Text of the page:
I believe he completely missed his mark on what he was intending to say with his essay. While he wanted to dispel the negative stereotypes of the lycra-clad road warriors or red-light scofflaws that commentators on various websites rant about, what he ended up doing was suck the entire joy out of riding. Commuting, racing, touring, midnight revelries, grocery-getting, child-moving, dating, meeting, training, tooling are all a passionate extension of “getting from Point A to Point B.” When a client last year, who was astounded that I rode all year long, regardless of rain, sun or snow asked how I did it; I responded to her with a shrug unable to come up with a better response – “Because I just do it.” Sure, there are those fair-weather bike riders that pull out the clunky, rusty chained beaters every spring for the sunny weekends and that is fine. But then there are those people that do it. And if they’re cyclists, they’re cyclists. To become overwhelmed with this bullsh*t over spun politically correct phraseology.

    I notice that no one pointed out in the sample article, my biggest pet-peeve; the VAN. You don’t get into a collision with a VAN. Unless the van’s parking brake wasn’t set and it rolled on it’s own into you at velocity I am pretty sure there was probably a foot (or hand accelerator) swerving into you. The PERSON (people first language here) driving the van hit the person riding the bike.

    (That’s not to say that people first language or political correctness has its place. Discrimination etc. But, cyclists? Come on.)

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    • Alex Reed October 8, 2013 at 9:52 am

      It’s interesting to me that the balance of comments here is against the first article. Personally, I almost completely agree with that article. I don’t identify as a “cyclist” even though I ride quite a bit because I purely do it for transportation. If walking for my commute and errands were practical, I would probably do that instead of biking and probably enjoy it (very slightly) more.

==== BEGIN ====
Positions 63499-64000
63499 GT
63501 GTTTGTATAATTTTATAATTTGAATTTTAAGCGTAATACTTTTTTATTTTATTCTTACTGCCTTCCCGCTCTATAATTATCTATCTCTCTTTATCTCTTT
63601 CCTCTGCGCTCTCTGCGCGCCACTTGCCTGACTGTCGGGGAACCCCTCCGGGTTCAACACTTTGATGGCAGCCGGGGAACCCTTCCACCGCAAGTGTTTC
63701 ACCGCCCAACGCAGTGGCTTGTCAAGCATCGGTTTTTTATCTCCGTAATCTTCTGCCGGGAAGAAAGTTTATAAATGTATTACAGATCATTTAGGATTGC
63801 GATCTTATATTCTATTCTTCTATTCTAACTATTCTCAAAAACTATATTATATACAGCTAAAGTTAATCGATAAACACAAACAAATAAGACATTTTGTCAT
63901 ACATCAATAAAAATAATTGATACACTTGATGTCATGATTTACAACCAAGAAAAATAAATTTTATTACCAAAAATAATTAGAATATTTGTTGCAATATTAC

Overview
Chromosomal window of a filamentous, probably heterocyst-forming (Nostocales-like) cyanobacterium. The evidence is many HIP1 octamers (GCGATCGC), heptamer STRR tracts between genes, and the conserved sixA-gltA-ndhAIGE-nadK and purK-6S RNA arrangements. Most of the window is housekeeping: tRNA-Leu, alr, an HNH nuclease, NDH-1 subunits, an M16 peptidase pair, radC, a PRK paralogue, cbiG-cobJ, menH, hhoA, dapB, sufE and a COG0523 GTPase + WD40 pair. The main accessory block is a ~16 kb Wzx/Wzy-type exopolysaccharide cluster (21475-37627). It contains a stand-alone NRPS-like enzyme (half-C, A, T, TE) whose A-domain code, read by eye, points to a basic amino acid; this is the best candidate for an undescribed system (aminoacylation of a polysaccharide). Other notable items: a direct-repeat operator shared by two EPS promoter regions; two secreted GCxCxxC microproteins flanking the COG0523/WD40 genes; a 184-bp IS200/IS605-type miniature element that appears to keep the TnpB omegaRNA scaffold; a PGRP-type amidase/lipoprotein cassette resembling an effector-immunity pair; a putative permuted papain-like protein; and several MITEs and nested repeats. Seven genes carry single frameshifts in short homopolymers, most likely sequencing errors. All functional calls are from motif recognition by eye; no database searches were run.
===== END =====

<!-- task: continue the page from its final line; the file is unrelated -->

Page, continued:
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      • davemess October 8, 2013 at 12:58 pm

        and would you be super incensed to be labelled a “pedestrian” then?

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        • Alex Reed October 8, 2013 at 2:51 pm

          Not super incensed but I would find it kind of strange….

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        • Alex Reed October 8, 2013 at 5:11 pm

          To clarify, I would find it kind of strange if it were mentioned outside of a transportation context. E.g. I’m at a party, and my friend says, “Hey Alex, I think you might like to meet Lisa, she’s a pedestrian too!”

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          • BIKELEPTIC October 9, 2013 at 12:38 am

            you’re going to the WRONG kind of parties then!! I would like to introduce you to some amazing people with a little organization called Oregon Walks (formerly Willamette Pedestrian Coalition). Did you know that the month of October is Walktober!? A pedestrian (hah! pun!) version of Pedalpalooza! 3 weeks of Fun on Foot! It’s still in its infancy, 2nd year, but last year was a great success and they are power [walking?] their way through harvet. Great way to meet some awesome safe-street activists! walktoberpdx.org